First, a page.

I recently interviewed Nicole and her husband Bo on my latest podcast episode.
The Whites, are an “average” military couple that has figured out how to make it work despite the hardships. After about a decade of military life, Bo and Nicole are settling down in Traverse City, MI, and trying to re-establish what “normal” looks like for them. Nicole is a gifted writer and we are honored to spotlight her story!
BEAUTY ON THE BATTLEFIELD: One military spouse’s story.
By Nicole White
Every girl has an idea of how she’ll meet “The One”. She imagines the perfect date, her dream wedding. Any ideas I had about meeting my future husband vanished when I met Bo.
I was a year from graduating from school in southern California; he was enrolled in an intense military course in Albuquerque, New Mexico. After a whirlwind weekend, we had parted ways—each back to our own lives, for the time being, but carrying this burning new reality that everything was about to change.
Eight weeks after we met, Bo and I eloped.
Some might say the way we met and fell in such sure, quick love was luck, or a fluke, or something more cynical. We call it providence.
Our faith journeys have been so intertwined in our relationship, it’s impossible to separate the two. All I knew was that God was calling me to step out in faith, to relinquish control, and to surrender to His lead. If I could do that, this man was my gift. If I couldn’t, I would lose him.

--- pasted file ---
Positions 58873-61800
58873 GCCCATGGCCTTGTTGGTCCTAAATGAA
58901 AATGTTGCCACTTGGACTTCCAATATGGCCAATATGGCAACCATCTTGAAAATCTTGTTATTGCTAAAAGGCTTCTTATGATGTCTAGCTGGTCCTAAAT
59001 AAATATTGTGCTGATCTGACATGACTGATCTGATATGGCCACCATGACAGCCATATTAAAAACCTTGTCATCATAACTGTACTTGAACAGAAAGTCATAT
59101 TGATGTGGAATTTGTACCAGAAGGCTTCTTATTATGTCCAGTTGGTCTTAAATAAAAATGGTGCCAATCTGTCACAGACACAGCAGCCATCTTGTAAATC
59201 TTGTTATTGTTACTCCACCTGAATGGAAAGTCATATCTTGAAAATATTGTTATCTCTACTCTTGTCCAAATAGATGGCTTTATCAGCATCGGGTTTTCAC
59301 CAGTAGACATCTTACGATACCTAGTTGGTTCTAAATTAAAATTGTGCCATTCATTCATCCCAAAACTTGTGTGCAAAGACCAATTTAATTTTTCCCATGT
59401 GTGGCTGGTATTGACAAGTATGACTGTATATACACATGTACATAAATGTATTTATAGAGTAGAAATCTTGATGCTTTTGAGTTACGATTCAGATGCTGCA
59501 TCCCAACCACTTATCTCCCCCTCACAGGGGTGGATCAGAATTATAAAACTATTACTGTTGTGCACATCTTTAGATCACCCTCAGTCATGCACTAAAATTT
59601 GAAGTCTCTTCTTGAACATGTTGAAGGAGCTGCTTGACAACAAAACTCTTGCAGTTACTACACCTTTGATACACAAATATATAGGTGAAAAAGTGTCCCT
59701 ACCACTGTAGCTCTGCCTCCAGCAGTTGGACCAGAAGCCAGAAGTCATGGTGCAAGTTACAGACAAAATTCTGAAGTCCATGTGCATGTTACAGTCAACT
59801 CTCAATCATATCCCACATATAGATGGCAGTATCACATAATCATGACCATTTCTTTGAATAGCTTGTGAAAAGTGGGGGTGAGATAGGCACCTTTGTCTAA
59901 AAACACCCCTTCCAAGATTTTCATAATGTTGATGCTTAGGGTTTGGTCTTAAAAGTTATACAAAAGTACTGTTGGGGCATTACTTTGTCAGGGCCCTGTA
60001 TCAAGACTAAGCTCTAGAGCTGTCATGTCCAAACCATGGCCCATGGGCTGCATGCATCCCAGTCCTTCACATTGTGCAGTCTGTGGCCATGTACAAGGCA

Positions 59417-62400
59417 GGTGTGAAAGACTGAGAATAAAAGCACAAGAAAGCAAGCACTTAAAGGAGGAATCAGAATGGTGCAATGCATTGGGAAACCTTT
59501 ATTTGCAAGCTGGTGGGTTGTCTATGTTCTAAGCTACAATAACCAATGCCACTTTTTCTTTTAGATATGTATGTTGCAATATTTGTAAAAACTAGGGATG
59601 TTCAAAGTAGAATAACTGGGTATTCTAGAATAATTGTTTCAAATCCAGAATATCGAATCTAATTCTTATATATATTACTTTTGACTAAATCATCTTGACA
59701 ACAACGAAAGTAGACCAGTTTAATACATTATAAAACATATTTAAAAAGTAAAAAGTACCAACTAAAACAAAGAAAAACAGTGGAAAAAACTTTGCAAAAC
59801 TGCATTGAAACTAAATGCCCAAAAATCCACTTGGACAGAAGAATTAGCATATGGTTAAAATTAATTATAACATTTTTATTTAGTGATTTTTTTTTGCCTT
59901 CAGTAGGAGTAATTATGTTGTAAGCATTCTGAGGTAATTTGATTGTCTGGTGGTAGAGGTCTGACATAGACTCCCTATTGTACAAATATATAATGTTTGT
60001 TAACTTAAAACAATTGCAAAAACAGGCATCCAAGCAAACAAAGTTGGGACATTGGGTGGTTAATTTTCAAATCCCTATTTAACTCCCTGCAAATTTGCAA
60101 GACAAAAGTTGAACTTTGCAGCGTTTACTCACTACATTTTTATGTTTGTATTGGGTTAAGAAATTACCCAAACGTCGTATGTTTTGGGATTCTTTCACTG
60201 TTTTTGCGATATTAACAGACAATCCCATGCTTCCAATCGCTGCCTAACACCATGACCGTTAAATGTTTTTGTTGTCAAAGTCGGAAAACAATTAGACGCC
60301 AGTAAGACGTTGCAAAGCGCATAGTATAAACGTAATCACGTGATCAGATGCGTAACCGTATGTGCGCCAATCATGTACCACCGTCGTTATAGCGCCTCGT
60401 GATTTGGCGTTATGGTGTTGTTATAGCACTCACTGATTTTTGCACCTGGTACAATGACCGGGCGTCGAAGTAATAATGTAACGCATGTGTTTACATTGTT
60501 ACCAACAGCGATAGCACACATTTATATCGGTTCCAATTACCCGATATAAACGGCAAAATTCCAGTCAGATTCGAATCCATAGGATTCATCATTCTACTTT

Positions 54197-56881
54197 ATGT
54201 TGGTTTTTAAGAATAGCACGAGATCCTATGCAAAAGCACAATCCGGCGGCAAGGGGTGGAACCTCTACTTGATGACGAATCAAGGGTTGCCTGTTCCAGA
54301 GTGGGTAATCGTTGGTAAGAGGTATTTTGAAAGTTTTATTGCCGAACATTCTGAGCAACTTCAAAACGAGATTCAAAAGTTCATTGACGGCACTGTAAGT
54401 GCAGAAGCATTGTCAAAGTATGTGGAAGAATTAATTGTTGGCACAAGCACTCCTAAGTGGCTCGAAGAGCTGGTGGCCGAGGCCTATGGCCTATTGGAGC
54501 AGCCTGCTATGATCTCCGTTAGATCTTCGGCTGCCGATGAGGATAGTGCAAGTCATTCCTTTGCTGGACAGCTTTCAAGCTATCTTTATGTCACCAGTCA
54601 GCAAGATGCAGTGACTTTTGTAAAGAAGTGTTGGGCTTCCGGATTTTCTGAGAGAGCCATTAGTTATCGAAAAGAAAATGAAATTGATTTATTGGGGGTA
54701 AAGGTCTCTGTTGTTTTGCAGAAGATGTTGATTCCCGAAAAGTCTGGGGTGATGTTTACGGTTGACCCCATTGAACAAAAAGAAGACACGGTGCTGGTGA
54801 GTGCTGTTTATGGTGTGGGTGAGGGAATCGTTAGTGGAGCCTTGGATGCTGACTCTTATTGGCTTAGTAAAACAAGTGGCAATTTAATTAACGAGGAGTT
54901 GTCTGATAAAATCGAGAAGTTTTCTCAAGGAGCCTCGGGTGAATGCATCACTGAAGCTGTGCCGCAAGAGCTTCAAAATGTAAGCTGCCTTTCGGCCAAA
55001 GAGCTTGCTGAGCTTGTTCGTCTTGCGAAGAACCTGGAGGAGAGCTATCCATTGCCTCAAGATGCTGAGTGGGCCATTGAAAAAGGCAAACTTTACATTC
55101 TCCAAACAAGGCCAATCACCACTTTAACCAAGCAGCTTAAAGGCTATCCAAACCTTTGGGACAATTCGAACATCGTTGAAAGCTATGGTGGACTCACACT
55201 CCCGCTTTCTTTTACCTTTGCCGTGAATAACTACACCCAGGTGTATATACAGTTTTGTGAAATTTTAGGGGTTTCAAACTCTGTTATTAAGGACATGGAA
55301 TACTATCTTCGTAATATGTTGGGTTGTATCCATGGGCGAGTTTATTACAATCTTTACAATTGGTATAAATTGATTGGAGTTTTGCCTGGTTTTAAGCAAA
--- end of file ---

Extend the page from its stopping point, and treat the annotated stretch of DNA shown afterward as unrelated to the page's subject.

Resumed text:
We’ll celebrate our 12th anniversary this year.
At the time, I knew becoming a military spouse would require sacrifice but it was more heart-wrenching and exhilarating than my 21-year-old self could have ever imagined. I had no idea how much it would wreck me, or how much it would make me come alive.
Being a military spouse is a special kind of roller coaster. You’re not only saying “I do” to a spouse; you are saying “I do” to Uncle Sam, and I don’t think it’s uncommon to feel like a third wheel in certain seasons.
As a military spouse, my ring was a symbol that my husband and I were serving not just each other but a higher entity. This entity was the first priority, one we promised to put above our own comfort and desires. My career, my dreams, and my expectations were no longer equal to that of my husband’s.
All of a sudden, we weren’t two people making decisions for two people. We made decisions for something bigger. My feminist mind and hard-charging career mentality had to relearn what I expected my life to look like over and over again through the years, and I can’t say it wasn’t a struggle.
But there is also an indescribable pride in that service and commitment. We were both capable of doing a job that needed to be done, and we did it.
I have always held dear Edmund Burke’s quote: “All that is required for evil to triumph is for good men to do nothing.” My husband clearly stepped up to that calling and it has always been a deep source of pride to stand alongside him in it.
Leading this kind of life also brings with it perks that are hard to gain elsewhere. We learned early on to appreciate our time together, to live in the moment and accept the fragility of life.
Between deployments and training, Bo is typically gone 6-8 months of the year. That time creates innumerable opportunities for our community to become family. We have been surrounded by incredible groups of like-minded people that not only know exactly what this life entails but how to support one another through it.